Polson discusses the housing crisis
The town of Polson estimates that nearly 1,000 additional housing units are needed over the next four years to meet the demands of a growing population, and the town’s process to meet that goal took another step on Friday with a gathering at Blodgett Creamery on Main Street. .
“The need is so obvious and jumps out at us,” said Jody Perez, executive director of the Salish and Kootenai Housing Authority. “Even when we get funding (for new housing), we can’t find entrepreneurs.”
Perez was one of five panelists who spoke and answered questions at the event hosted by the city, which billed it as an “honest conversation about housing.” Joining Perez: Juan Escano, director of community development for Polson; State Representative Linda Reksten from House District 12; Lake County Commissioner Bill Barron; and Polson City manager Ed Meece.
The event attracted around fifty people, including several promoters, entrepreneurs and local leaders. The two-hour conversation sometimes strayed from the topic of housing, but that only illustrated the magnitude of the problem. Many local employers are struggling to build a workforce, as the pool of eligible employees able to live locally – or even commuting distance – appears to have dried up.
Questions have also been raised about infrastructure, mainly on how the city will be able to maintain and extend its roads and its water and sewer networks under the crushing of the influx of people. Some have noted that local law enforcement and emergency services are also more than stressed.
Reksten said she is doing her best to direct state money to help Lake County, and she hopes Gianforte’s administration can find a way to use the funding from the American Rescue Plan. Act to help with the local housing crisis.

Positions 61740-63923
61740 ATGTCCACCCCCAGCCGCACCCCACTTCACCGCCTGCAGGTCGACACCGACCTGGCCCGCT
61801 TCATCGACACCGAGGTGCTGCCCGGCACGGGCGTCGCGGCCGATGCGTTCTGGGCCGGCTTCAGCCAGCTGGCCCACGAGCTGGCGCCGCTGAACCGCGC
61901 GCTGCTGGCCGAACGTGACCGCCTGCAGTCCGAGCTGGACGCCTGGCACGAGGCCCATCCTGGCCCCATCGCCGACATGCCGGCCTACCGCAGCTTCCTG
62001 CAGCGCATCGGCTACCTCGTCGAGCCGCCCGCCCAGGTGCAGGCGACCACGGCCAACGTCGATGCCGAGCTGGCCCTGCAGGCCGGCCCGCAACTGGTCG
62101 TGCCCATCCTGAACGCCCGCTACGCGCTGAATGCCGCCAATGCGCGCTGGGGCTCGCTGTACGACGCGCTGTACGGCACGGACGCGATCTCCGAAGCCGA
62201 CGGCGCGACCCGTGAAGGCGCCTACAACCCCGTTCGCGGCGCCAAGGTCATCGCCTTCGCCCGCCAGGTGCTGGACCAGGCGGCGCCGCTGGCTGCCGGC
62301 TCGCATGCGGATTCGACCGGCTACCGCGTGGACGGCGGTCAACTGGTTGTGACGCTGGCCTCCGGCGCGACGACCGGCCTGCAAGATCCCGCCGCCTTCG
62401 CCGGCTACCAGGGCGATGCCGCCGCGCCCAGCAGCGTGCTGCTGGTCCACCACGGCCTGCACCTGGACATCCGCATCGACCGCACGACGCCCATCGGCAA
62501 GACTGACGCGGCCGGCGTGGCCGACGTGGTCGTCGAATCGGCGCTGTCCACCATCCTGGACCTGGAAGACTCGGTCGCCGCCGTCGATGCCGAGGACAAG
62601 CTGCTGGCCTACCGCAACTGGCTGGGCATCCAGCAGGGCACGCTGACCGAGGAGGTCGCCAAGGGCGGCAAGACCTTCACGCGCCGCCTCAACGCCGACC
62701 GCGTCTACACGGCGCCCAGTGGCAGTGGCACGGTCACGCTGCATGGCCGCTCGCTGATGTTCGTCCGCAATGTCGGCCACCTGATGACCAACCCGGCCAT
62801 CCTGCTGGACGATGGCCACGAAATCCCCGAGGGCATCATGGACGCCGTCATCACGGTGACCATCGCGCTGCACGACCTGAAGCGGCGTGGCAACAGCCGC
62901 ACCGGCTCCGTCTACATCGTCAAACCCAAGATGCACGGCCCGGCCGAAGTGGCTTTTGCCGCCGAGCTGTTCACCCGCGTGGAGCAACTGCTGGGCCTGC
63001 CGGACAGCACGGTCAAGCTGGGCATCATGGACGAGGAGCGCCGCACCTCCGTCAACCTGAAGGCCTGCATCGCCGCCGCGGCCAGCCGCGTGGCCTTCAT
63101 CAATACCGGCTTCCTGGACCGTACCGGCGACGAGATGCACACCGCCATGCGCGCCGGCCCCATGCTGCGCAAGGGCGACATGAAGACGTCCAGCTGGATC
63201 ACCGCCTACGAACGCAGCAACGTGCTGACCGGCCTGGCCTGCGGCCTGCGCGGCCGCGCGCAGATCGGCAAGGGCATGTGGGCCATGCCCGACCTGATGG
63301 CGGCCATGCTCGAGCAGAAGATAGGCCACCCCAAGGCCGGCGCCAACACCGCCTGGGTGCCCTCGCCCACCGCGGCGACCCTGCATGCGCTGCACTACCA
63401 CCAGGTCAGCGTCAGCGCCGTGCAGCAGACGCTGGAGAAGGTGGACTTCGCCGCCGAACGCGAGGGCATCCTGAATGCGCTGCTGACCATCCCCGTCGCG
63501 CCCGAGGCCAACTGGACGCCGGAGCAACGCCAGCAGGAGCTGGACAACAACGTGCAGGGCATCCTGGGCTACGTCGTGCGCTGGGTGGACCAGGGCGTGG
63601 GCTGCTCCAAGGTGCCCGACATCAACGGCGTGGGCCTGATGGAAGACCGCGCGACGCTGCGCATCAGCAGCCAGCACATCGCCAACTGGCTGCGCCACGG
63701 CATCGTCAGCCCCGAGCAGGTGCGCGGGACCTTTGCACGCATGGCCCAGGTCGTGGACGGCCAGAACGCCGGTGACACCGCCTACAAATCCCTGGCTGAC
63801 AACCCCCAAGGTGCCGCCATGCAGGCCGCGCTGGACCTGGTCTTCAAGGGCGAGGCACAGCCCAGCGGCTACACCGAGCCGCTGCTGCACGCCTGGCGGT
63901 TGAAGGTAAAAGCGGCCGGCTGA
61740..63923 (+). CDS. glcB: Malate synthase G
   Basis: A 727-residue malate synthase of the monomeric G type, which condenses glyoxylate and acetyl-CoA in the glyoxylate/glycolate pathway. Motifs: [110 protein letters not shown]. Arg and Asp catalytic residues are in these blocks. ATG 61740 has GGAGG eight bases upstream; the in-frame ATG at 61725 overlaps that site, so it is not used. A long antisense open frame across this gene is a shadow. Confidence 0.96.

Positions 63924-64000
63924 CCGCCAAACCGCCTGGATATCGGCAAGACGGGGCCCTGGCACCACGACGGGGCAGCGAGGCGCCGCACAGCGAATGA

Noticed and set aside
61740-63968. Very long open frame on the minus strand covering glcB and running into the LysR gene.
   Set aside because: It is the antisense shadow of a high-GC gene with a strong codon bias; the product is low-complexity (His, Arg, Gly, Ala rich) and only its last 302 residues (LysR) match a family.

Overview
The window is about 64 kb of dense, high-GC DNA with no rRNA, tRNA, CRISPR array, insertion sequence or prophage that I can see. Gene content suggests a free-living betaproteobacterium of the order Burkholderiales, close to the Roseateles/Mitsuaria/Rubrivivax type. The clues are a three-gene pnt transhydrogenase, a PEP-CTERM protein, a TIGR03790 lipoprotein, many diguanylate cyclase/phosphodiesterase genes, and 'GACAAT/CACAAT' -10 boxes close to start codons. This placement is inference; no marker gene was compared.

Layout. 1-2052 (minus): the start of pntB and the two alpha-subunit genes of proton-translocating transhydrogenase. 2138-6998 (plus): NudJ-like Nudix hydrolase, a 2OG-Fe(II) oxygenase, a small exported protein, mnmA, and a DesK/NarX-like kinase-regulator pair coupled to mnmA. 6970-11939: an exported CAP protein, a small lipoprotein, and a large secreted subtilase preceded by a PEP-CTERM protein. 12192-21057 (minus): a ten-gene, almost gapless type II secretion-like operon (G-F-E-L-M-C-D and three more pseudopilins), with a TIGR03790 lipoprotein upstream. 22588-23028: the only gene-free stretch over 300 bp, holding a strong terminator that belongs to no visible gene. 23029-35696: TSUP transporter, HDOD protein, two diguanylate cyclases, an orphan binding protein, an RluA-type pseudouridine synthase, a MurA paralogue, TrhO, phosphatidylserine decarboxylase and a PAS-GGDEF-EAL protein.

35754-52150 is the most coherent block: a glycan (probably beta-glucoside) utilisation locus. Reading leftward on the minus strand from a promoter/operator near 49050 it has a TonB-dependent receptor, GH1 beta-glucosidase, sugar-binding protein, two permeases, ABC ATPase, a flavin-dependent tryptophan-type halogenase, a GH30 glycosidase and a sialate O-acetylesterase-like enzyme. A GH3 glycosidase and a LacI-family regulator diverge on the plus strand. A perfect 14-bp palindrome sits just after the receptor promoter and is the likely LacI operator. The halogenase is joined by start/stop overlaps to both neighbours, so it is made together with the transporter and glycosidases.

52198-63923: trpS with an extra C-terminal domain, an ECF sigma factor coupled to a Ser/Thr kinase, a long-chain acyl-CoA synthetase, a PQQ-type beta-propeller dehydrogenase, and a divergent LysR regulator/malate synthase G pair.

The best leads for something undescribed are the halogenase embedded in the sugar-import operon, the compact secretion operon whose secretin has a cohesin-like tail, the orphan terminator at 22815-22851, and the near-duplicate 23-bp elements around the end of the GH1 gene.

Escano stressed that the problems go beyond funding, however.
“We can’t build enough because we don’t have the manpower to build. We can’t get away with it. It must be accompanied by a policy.
Commissioner Barron said the county had added about 3,100 residents since April alone.
“The big bang has been happening since COVID hit,” he said. “Now they can work from home – our Internet is improving. “
The topic of short-term rentals, like the ones listed on Airbnb, and how they can make the housing problem worse was also discussed. Barron said there are at least 470 of these units in the county, and even where they exist in areas that prohibit such use, the county does not have the resources to control it.
“People do it whether it’s zoned or not,” said Barron, adding that regulating short-term rentals can be a perilous legal endeavor.
Escano said the city is considering financial incentives to promote more high-quality prefabricated buildings as a short-term solution.
“You can stick with construction as is traditionally done, or you can do prefab to get more investment on the ground faster,” he said. “We are not going to force anyone, but rather encourage them.”
The same is true for many of the downtown second floor units that traditionally served as housing but have been converted into storage. Escano said he believes financial incentives could reverse this trend as well.
Developer Mike Maddy suggested the city consider revising its impact fees to promote more construction. Impact fees are levied by the city on new projects to cover the cost of any new infrastructure needed.
City manager Meece said reducing or eliminating impact fees is not the way to go.
“At the end of the day, someone has to pay (for the infrastructure),” Meece said. He said the problem with reducing these fees is that it puts the burden on existing residents for the benefit of new ones.
Meece said there may be room for temporary adjustments to impact fees on certain types of developments such as small house clusters.
On a related note, Escano said he and city staff have been reviewing Polson’s clearance process for ways to speed it up.
“Building and development codes are being streamlined. “
A woman in attendance said she recently heard a man brag about buying 18 properties in a single day and asked what can be done to get strangers to buy everything.
After a long moment of silence, Perez blurted out, “Build a wall,” causing a burst of laughter.
Escano and Perez also discussed a county-wide housing assessment that is currently underway. They hope to have completed the assessment by the end of the year. Escano said that once this is done, a comprehensive action plan can be developed and implemented.
“We need a better definition of what’s going on,” Escano said.
Friday’s discussion was moderated by Polson Chamber of Commerce President Brian Miskimins. David King of David W. King Pictures filmed the event. It can be viewed on Vimeo at https://vimeo.com/589890089.